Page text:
The teacher, whose name was not disclosed, was removed from the classroom last week after several parents who saw the posts came to Paterson School 21 and asked that their children be removed from her class.

Superintendent Donnie Evans confirmed the suspension on April 1 and said the district was investigating. He declined further comment because it was a personnel matter.

Board of Education President Theodore Best told the newspaper that the teacher was suspended “because the incident created serious problems at the school that impeded the functioning of the building.”

He added: “You can’t simply fire someone for what they have on a Facebook page, but if that spills over and affects the classroom, then you can take action.”

The flap comes just weeks after a high school English teacher from outside Philadelphia was suspended for a profanity-laced blog in which she called her young charges “disengaged, ...

Mo. ethics law struck down on free-speech grounds

Tuesday, April 5th, 2011

JEFFERSON CITY, Mo. — A Missouri Senate committee is considering legislation that could revive part of a 2010 ethics law struck down last week by a judge.

At issue is a provision that limited the ability of political action committees to shuffle money among other such committees. The bill's wording also barred state-chartered banks from contributing to political action committees.

A Cole County judge ruled March 31 that the restriction on bank contributions violated free-speech rights. The judge also struck down the entire 2010 ethics law because the legislation to which it was attached contained multiple subjects.

Attorney General Chris Koster said he would appeal the decision and wanted the judge to suspend the ruling from taking effect in the meantime.

"Our suggestion is that people continue to follow the law as it was passed until the judgment becomes final," said Koster spokeswoman Nanci Gonder.

Before the court ruling, the House had passed a bill lifting the ban on bank contributions. A Senate committee planned to consider that bill today. That bill could be expanded to revive other ethics-law provisions.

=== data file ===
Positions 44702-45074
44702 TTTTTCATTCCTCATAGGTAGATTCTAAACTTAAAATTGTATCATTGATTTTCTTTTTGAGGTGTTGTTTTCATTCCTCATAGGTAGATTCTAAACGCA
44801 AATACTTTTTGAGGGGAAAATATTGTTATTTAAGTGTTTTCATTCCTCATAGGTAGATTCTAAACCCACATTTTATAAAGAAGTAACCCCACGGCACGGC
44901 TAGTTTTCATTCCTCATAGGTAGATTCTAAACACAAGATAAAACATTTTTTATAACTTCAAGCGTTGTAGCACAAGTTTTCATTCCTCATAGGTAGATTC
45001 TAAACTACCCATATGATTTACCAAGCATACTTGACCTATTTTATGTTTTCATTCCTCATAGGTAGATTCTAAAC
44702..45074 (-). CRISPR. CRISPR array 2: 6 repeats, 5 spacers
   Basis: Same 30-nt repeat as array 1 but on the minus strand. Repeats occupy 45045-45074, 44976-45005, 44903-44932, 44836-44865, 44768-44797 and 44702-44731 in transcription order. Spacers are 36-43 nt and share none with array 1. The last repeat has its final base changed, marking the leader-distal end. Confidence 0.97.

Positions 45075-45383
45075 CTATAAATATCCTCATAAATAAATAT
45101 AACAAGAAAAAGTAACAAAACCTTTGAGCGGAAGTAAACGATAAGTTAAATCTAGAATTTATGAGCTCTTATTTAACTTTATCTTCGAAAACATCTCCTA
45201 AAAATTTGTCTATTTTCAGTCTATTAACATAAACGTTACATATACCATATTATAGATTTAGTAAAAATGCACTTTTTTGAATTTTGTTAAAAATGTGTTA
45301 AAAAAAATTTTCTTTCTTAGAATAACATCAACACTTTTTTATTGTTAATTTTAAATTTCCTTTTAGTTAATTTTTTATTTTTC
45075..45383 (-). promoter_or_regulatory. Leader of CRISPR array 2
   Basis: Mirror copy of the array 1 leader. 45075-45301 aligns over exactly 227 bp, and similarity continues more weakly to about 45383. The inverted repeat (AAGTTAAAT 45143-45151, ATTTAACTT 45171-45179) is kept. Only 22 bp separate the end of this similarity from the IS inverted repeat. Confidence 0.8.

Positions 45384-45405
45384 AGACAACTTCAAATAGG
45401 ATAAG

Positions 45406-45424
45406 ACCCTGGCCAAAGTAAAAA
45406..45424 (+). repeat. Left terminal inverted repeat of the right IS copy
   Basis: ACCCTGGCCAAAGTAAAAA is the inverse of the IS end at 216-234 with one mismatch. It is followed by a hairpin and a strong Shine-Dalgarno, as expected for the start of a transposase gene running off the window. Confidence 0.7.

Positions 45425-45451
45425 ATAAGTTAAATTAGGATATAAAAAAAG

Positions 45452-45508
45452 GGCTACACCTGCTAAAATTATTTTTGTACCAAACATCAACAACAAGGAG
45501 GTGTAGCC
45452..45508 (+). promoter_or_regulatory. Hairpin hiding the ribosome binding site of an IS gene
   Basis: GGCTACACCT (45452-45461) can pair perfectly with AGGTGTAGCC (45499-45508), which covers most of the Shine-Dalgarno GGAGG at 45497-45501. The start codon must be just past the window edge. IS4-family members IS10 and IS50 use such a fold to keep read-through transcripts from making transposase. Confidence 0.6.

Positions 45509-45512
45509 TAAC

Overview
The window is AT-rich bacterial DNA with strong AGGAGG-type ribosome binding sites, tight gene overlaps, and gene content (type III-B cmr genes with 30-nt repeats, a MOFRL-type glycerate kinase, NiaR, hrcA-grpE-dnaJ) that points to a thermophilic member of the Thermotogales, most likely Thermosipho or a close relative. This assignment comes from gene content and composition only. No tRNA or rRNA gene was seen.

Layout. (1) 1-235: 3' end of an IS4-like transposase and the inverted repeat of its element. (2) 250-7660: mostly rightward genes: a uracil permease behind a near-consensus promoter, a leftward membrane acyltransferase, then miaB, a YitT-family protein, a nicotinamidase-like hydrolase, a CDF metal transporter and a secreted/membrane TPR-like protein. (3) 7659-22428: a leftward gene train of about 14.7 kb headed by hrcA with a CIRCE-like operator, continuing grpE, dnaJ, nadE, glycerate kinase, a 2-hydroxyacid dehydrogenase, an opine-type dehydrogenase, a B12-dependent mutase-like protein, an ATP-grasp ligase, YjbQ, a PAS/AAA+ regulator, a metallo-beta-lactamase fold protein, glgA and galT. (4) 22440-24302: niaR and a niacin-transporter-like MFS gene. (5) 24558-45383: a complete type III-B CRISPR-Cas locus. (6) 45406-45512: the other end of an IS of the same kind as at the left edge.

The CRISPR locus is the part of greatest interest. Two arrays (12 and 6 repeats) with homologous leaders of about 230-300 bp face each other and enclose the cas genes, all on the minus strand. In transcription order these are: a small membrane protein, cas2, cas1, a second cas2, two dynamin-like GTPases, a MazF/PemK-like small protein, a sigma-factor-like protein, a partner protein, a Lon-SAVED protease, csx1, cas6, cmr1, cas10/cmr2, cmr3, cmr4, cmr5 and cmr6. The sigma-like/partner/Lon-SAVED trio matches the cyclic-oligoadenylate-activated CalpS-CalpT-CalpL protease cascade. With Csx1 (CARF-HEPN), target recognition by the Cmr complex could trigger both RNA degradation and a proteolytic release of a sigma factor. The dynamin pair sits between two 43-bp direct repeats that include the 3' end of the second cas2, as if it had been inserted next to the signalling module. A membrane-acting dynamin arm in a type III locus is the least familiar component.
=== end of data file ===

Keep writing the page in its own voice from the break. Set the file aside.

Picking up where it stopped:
Besides the provisions about the public reporting of political contributions, the law also gives greater power to Missouri Ethics Commission ...

U. of Wis. chancellor to release some e-mails sought by state GOP

Tuesday, April 5th, 2011

MADISON, Wis. — The chancellor of the University of Wisconsin-Madison says she will release some of a history professor’s e-mails that were requested by the Republican Party of Wisconsin, but she's withholding others to protect "academic freedom."

The Wisconsin State Journal reported that Chancellor Biddy Martin responded on April 1 to a request for e-mails involving professor William Cronon, who had written about the American Legislative Exchange Council.

The council is an industry-funded nonprofit that has urged Republicans to introduce laws limiting collective bargaining in Wisconsin and elsewhere.

The request has sparked a debate about whether such requests are a legitimate use of the Wisconsin public-records law or an effort to intimidate a professor.

Martin says she has to balance the public's right to know with the freedom scholars need in their search for knowledge.